Ghadeer Dawwas

Signals of muscle relaxant drug interactions associated with unintentional traumatic injury: A population-based screening study

Thumbnail of Poster PDF
Click to View


Photo of Ghadeer Dawwas
Ghadeer Dawwas, Epidemiology


S. Hennessy1, C Brensinger1, W Bilker1, S Dublin2, T Miano1, C Leonard1

  1. University of Pennsylvania 
  2. University of Washington, Kaiser Permanente Washington Health Research Institute 




We examined potential associations between concomitant medications taken with muscle relaxants and hospital presentation for unintentional traumatic injury.


In a series of self-controlled case series studies, we screened 2000–2019 US Optum Clinformatics data to identify drug interaction signals for muscle relaxant + precipitant pairs and unintentional traumatic injury. We included new users of a muscle relaxant aged 16–90 years who were dispensed at least one precipitant drug and experienced an unintentional traumatic injury during continuous muscle relaxant therapy (accounting for grace periods between dispensings). We classified each observation day as precipitant-exposed or precipitant-unexposed. The outcome was an emergency department or inpatient discharge diagnosis for unintentional traumatic injury (e.g., fracture, intracranial injury). We used conditional Poisson regression to estimate rate ratios (RRs), adjusting for time-varying confounders, and accounting for multiple estimation via semi-Bayes shrinkage.


We identified 74,114 new users of muscle relaxants experiencing an unintentional traumatic injury, among whom we studied concomitant use of 2,543 muscle relaxants + precipitant pairs. Sixteen (0.6%) pairs were statistically significant and positively associated with injury and therefore deemed signals of a possible drug interaction. Adjusted RRs ranged from 1.29 (95% confidence interval: 1.04–1.62) for baclofen + sertraline to 2.28 (1.14–4.55) for methocarbamol + lamotrigine. One (6.3%) of 16 signals is currently reported in a major drug interaction knowledgebase.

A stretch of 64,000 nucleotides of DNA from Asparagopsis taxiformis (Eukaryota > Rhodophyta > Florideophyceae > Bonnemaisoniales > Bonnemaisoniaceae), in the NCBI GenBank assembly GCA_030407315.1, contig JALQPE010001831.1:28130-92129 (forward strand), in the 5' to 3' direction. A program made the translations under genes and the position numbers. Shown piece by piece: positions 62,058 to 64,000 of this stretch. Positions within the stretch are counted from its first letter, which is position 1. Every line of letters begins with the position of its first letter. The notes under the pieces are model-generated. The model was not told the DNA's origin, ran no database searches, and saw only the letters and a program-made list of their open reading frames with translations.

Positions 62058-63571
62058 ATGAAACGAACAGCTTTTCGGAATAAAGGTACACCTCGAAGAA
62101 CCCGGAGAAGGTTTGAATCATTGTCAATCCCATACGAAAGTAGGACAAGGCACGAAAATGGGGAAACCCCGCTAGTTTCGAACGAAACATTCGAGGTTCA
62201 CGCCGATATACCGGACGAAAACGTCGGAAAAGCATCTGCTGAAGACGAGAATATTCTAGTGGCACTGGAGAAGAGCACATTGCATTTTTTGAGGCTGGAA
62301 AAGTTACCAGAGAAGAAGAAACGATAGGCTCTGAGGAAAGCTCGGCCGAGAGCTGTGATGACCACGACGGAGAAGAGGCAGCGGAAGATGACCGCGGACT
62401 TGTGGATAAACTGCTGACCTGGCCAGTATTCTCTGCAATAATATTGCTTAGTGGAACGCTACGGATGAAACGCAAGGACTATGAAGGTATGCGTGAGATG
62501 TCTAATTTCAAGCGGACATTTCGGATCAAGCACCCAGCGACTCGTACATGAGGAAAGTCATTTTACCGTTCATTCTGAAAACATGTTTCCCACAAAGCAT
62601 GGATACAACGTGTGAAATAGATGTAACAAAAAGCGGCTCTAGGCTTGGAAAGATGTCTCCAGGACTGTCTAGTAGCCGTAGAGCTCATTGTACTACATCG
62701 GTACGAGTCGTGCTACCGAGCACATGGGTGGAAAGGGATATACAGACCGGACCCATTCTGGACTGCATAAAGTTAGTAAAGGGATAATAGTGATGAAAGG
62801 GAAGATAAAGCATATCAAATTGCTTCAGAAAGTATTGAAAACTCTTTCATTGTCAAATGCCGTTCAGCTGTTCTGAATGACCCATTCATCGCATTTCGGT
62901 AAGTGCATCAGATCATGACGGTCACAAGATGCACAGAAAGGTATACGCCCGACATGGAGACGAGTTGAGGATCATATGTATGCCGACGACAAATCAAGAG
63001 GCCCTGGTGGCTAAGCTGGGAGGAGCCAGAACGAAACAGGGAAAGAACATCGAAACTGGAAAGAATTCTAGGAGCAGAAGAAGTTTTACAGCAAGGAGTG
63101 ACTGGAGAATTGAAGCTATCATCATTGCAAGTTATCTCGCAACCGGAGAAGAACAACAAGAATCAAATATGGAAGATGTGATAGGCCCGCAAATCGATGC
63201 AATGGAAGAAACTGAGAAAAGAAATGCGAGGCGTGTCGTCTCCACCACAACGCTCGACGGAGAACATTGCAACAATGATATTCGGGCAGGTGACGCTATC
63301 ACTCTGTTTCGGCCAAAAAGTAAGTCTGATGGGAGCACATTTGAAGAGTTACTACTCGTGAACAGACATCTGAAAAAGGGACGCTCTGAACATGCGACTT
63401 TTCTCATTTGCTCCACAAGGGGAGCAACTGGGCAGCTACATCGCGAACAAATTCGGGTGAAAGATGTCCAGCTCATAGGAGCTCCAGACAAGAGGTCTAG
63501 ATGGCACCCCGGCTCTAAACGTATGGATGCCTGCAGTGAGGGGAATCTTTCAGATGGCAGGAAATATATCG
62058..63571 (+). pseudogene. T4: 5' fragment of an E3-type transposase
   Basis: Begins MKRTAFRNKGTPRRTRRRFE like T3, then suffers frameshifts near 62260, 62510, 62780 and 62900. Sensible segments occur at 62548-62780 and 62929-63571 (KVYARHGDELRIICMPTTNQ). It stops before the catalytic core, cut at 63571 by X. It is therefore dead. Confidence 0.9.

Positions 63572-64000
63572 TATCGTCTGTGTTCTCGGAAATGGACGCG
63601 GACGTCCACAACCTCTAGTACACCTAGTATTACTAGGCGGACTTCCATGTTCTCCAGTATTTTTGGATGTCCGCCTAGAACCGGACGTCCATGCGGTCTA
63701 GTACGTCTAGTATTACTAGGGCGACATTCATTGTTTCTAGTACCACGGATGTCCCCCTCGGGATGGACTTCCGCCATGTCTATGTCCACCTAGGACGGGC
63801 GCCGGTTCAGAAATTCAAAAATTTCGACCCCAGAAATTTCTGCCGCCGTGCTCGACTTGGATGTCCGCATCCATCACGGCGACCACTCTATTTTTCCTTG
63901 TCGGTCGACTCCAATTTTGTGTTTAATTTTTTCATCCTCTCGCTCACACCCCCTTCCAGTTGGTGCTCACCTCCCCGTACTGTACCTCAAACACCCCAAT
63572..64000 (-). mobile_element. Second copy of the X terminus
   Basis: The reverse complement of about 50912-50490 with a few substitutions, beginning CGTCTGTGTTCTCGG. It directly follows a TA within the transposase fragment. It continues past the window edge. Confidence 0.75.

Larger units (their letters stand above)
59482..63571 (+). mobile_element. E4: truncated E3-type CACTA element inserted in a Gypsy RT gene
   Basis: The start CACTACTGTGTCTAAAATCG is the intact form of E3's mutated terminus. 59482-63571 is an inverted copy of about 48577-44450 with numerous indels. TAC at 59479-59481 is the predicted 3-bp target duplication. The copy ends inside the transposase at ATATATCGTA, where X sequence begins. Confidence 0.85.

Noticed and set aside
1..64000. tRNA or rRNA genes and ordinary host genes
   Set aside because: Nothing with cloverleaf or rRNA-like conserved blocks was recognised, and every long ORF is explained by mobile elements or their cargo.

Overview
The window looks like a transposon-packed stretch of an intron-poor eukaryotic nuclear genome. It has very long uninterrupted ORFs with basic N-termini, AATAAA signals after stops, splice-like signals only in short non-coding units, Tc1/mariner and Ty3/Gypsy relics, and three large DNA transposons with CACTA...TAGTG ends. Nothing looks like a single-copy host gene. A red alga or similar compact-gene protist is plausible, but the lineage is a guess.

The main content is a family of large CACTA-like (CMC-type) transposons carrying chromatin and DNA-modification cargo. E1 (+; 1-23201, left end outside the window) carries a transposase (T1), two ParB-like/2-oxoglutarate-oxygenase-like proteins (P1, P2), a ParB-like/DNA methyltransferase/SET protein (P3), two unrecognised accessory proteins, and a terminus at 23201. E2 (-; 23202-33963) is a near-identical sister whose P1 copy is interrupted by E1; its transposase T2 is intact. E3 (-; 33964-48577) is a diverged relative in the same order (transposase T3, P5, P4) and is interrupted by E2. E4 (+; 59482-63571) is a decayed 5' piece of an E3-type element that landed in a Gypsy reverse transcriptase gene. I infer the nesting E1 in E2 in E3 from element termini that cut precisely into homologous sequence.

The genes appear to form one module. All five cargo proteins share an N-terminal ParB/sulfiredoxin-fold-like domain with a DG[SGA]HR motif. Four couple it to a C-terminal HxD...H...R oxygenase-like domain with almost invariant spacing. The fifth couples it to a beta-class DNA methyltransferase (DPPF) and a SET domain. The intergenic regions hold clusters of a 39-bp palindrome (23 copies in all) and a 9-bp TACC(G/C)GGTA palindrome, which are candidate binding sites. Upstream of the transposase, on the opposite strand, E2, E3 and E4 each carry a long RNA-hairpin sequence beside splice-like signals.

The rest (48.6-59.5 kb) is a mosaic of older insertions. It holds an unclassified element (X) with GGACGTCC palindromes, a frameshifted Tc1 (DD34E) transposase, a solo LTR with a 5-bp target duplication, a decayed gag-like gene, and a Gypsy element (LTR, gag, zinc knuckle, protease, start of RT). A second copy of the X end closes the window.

Using real-world data, we identified numerous new signals of muscle relaxant drug interactions associated with unintentional traumatic injury. Future studies should seek to confirm or refute these potential interactions.


Muscle relaxant, unintentional traumatic injury, drug interactions, pharmacoepidemiology, population health, self-controlled case series

Commenting is now closed.

About Us

To understand health and disease today, we need new thinking and novel science —the kind  we create when multiple disciplines work together from the ground up. That is why this department has put forward a bold vision in population-health science: a single academic home for biostatistics, epidemiology and informatics. 

© 2023 Trustees of the University of Pennsylvania. All rights reserved.. | Disclaimer

Follow Us